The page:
A C client for NATS
C Other
Latest commit 5dcd6e9 Jan 11, 2017 @kozlovic kozlovic Update NATS Server to latest release v0.9.6 for tests
The install gnatsd install script now downloads the NATS Server
version v0.9.6.


NATS - C Client

A C client for the NATS messaging system.

This NATS Client implementation is heavily based on the NATS GO Client. There is support for Mac OS/X, Linux and Windows (although we don't have specific platform support matrix).

License MIT Build Status Release Documentation


First, download the source code:

git clone git@github.com:nats-io/cnats.git .

To build the library, use CMake.

Make sure that CMake is added to your path. If building on Windows, open a command shell from the Visual Studio Tools menu, and select the appropriate command shell (x64 or x86 for 64 or 32 bit builds respectively). You will also probably need to run this with administrator privileges.

Create a build directory (any name would work) from the root source tree, and cd into it. Then issue this command for the first time:

cmake ..

You can also specify command line parameters to set some of the cmake options directly. For instance, if you want to build the library without TLS support, do this:


If you had previously build the library, you may need to do a make clean, or simply delete and re-create the build directory before executing the cmake command.

To build on Windows, you would need to select the build generator. For instance, to select nmake, you would run:

cmake .. -G "NMake Makefiles"

Running cmake -h would give you the list of possible options and all the generator names.

Alternatively, you can run the GUI version. From that same build command shell, start the GUI:

c:\program files (x86)\CMake\bin\cmake-gui.exe

If you started with an empty build directory, you would need to select the source and build directory, then click Configure. Here, you will be able to select from the drop-down box the name of the build generator. When done, click Generate. Then you can go back to your command shell, or Visual Studio and build.

To modify some of the build options, you need to edit the cache and rebuild.

make edit_cache

Note that if you build on Windows and have selected "NMake Makefiles", replace all following references to make with nmake.

Editing the cache allows you to select the build type (Debug, Release, etc), the architecture (64 or 32bit), and so on.

The default target will build everything, that is, the static and shared NATS libraries and also the examples and the test program. Each are located in their respective directories under your build directory: src, examples and test.

make install

Will copy both the static and shared libraries in the folder install/lib and the public headers in install/include.

On platforms where valgrind is available, you can run the tests with memory checks. Here is an example:

make test ARGS="-T memcheck"

Or, you can invoke directly the ctest program:

ctest -T memcheck -V -I 1,4

The above command would run the tests with valgrind (-T memcheck), with verbose output (-V), and run the tests from 1 to 4 (-I 1,4).

If you add a test to test/test.c, you need to add it into the allTests array. Each entry contains a name, and the test function. You can add it anywhere into this array. Build you changes:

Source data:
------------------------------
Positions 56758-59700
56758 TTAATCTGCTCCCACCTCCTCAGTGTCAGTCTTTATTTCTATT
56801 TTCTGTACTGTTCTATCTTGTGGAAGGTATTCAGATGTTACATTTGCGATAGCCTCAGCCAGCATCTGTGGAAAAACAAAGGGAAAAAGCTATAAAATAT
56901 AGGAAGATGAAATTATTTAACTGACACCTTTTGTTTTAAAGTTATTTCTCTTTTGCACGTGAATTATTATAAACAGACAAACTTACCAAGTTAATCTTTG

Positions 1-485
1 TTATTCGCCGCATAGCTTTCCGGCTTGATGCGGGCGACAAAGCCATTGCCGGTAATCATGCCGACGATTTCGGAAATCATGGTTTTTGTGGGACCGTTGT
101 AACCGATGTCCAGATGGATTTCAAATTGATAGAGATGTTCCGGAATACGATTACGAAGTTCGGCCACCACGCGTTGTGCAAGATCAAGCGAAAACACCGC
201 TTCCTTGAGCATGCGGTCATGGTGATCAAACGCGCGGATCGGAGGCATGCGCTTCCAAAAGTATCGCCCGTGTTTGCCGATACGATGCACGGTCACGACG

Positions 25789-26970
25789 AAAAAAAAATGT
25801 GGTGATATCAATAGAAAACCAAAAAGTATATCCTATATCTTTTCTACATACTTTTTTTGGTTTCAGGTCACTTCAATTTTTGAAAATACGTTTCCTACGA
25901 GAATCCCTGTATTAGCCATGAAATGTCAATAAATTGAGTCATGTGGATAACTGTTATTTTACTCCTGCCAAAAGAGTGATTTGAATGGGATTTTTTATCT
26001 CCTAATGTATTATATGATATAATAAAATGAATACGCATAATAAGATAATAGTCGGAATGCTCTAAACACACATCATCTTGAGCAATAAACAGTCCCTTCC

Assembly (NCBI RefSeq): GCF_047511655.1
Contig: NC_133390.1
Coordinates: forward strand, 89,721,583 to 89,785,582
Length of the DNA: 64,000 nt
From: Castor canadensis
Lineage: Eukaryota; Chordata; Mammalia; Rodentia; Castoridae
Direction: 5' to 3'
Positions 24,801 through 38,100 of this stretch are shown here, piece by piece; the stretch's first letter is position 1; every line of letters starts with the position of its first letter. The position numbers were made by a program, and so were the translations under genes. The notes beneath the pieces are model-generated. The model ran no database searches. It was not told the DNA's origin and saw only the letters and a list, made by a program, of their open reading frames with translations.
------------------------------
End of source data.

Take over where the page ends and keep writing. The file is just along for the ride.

$ make
[ 44%] Built target nats
[ 88%] Built target nats_static
[ 90%] Built target nats-publisher
[ 92%] Built target nats-queuegroup
[ 94%] Built target nats-replier
[ 96%] Built target nats-requestor
[ 98%] Built target nats-subscriber
Scanning dependencies of target testsuite
[100%] Building C object test/CMakeFiles/testsuite.dir/test.c.o
Linking C executable testsuite
[100%] Built target testsuite

Now regenerate the list by invoking the test suite without any argument:

$ ./test/testsuite
Number of tests: 77

This list the number of tests added to the file list.txt. Move this file to the source's test directory.

$ mv list.txt ../test/

Then, refresh the build:

$ cmake ..
-- Configuring done
-- Generating done
-- Build files have been written to: /home/ivan/cnats/build

You can use the following environment variables to influence the testsuite behavior.

When running with memory check, timing changes and overall performance is slower. The following variable allows the testsuite to adjust some of values used during the test:


On Windows, it would be set instead of export.

When running the tests in verbose mode, the following environment variable allows you to see the server output from within the test itself. Without this option, the server output is silenced:


If you want to change the default server executable name (gnastd) or specify a specific location, use this environment variable:

set NATS_TEST_SERVER_EXE=c:\test\gnatsd.exe


The public API has been documented using Doxygen.

To generate the documentation, go to the doc directory and type the following command:

doxygen DoxyFile.NATS.Client

The generated documenation will be located in the html directory. To see the documentation, point your browser to the file index.html in that directory.

Go here for the online documentation.

The source code is also quite documented.

Basic Usage

Note that for simplicity, error checking is not performed here.

natsConnection      *nc  = NULL;
natsSubscription    *sub = NULL;
natsMsg             *msg = NULL;

// Connects to the default NATS Server running locally
natsConnection_ConnectTo(&nc, NATS_DEFAULT_URL);

// Connects to a server with username and password
natsConnection_ConnectTo(&nc, "nats://ivan:secret@localhost:4222");

// Connects to a server with token authentication
natsConnection_ConnectTo(&nc, "nats://myTopSecretAuthenticationToken@localhost:4222");

// Simple publisher, sending the given string to subject "foo"
natsConnection_PublishString(nc, "foo", "hello world");

// Publish binary data. Content is not interpreted as a string.
char data[] = {1, 2, 0, 4, 5};
natsConnection_Publish(nc, "foo", (const void*) data, 5);

// Simple asynchronous subscriber on subject foo, invoking message 
// handler 'onMsg' when messages are received, and not providing a closure.
natsConnection_Subscribe(&sub, nc, "foo", onMsg, NULL);

// Simple synchronous subscriber
natsConnection_SubscribeSync(&nc, nc, "foo");

// Using a synchronous subscriber, gets the first message available, waiting
// up to 1000 milliseconds (1 second)